These are interesting times for thinking about securities litigation claims. With Halliburton now decided, the securities bar can move past all the sturm und drang that preceded its issuance. Meanwhile, litigation over high speed trading and dark pools provides an interesting lens for thinking about the ruling. For at least a couple of years, high speed trading and dark pools have been controversial topics. Then came the Flash Boys book by Michael Lewis, and renewed attention and focus, including comments from senior officials at the SEC. This week, the New York AG has sued Barclays regarding alleged fraud in the operation of its dark pools, and Barclays quickly lost billions of share value. According to a June 26, 2014 Financial Times article, the lawsuit was followed by $13 billion of share prices losses for owners of dark pools.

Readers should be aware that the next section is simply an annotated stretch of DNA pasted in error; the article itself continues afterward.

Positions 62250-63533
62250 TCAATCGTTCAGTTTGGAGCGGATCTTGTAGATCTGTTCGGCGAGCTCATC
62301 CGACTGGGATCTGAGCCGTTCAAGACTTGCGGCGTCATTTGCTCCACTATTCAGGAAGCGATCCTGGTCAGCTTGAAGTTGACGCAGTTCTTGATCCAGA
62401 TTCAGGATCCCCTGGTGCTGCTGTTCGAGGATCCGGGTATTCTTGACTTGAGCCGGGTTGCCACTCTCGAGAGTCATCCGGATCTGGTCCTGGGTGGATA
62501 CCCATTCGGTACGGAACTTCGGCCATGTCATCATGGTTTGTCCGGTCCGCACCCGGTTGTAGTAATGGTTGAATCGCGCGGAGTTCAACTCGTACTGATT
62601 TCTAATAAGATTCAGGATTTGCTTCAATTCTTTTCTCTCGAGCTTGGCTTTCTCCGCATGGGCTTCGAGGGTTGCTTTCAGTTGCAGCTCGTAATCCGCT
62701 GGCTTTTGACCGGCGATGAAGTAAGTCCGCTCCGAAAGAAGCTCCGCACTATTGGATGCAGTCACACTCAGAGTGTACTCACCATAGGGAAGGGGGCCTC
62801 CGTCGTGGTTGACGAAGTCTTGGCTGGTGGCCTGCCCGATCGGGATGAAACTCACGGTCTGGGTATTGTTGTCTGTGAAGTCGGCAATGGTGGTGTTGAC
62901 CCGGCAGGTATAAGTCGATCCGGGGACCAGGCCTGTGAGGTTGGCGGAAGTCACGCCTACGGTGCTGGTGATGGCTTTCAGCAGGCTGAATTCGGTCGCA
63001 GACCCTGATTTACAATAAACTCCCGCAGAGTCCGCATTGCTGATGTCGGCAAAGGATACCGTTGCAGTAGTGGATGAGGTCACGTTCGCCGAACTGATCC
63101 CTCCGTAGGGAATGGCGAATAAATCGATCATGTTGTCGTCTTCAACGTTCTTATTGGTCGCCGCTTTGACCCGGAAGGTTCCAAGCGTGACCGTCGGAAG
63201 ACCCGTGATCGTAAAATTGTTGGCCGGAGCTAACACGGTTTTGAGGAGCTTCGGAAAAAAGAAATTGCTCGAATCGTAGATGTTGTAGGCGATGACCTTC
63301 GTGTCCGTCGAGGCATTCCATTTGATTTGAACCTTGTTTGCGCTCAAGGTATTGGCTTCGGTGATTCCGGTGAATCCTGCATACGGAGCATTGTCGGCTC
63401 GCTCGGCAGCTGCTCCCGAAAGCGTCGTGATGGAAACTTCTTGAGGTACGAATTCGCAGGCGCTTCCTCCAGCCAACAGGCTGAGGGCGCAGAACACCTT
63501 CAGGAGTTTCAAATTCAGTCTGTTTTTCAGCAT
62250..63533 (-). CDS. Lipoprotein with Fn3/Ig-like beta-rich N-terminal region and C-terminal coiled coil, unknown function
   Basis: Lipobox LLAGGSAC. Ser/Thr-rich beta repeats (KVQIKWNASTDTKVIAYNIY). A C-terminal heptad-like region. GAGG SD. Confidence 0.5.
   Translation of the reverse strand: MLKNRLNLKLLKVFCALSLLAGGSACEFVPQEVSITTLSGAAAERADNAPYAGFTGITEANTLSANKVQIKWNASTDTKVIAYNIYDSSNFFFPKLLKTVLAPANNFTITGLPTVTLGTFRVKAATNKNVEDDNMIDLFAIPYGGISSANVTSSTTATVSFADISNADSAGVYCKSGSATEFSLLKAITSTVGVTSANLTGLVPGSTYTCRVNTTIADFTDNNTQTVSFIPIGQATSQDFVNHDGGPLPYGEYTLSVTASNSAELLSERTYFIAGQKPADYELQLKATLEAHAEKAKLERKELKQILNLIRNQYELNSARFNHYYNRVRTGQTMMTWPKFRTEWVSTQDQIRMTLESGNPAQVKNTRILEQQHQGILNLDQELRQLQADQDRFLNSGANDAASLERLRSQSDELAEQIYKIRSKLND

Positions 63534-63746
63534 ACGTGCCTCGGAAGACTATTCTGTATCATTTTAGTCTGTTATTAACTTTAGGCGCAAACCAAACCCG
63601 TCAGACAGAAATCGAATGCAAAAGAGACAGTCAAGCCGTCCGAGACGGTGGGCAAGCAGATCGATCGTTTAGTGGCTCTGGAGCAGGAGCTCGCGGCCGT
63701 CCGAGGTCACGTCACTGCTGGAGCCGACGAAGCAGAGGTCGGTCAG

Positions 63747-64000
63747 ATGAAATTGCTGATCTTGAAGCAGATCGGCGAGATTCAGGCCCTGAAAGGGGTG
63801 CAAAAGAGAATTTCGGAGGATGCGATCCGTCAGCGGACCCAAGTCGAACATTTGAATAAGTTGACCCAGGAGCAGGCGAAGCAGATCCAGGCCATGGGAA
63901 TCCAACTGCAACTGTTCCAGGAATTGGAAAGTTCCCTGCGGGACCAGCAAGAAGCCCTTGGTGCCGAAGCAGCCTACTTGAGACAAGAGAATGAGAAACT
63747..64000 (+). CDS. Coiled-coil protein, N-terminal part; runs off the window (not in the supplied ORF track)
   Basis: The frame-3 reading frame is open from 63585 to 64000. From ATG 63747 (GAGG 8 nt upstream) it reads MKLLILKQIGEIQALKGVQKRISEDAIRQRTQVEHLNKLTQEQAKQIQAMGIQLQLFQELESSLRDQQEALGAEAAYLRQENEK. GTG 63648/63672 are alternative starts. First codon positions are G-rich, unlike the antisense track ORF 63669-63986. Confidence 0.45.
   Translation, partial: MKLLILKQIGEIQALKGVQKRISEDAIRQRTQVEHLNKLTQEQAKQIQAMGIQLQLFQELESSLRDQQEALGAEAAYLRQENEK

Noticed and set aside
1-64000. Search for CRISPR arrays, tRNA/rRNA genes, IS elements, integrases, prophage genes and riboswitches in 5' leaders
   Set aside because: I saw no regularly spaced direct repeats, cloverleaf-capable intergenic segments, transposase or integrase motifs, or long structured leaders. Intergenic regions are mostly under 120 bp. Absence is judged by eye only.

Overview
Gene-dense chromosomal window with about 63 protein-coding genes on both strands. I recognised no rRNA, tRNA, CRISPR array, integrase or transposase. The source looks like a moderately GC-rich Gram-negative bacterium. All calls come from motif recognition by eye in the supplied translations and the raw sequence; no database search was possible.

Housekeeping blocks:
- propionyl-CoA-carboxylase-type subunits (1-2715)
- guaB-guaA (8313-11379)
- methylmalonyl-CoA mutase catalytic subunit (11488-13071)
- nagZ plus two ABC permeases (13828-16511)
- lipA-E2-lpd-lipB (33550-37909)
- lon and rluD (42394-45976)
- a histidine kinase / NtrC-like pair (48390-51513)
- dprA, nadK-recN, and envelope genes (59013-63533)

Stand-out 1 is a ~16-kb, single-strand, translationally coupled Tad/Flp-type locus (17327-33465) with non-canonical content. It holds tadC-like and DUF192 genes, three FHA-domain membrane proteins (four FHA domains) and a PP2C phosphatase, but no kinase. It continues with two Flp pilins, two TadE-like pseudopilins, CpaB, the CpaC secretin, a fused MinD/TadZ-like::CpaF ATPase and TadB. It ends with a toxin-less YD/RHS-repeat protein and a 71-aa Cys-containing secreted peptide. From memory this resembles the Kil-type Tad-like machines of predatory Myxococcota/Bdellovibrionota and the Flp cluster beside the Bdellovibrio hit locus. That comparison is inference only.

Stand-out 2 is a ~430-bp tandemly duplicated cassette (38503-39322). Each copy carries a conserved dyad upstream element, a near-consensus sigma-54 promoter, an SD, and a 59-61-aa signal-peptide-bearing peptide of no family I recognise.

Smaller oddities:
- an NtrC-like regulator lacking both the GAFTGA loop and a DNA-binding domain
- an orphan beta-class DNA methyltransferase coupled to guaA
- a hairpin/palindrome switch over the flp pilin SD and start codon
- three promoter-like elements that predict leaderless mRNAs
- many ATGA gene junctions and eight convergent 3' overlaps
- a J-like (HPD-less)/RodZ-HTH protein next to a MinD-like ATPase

Do we have efficient markets, or not, in terms of processing information and applying it to share prices? What is efficiency? Where does prior knowledge fit in? Does it become controlling that some lawyers took the step of filing suit over information previously known or rumored on the web?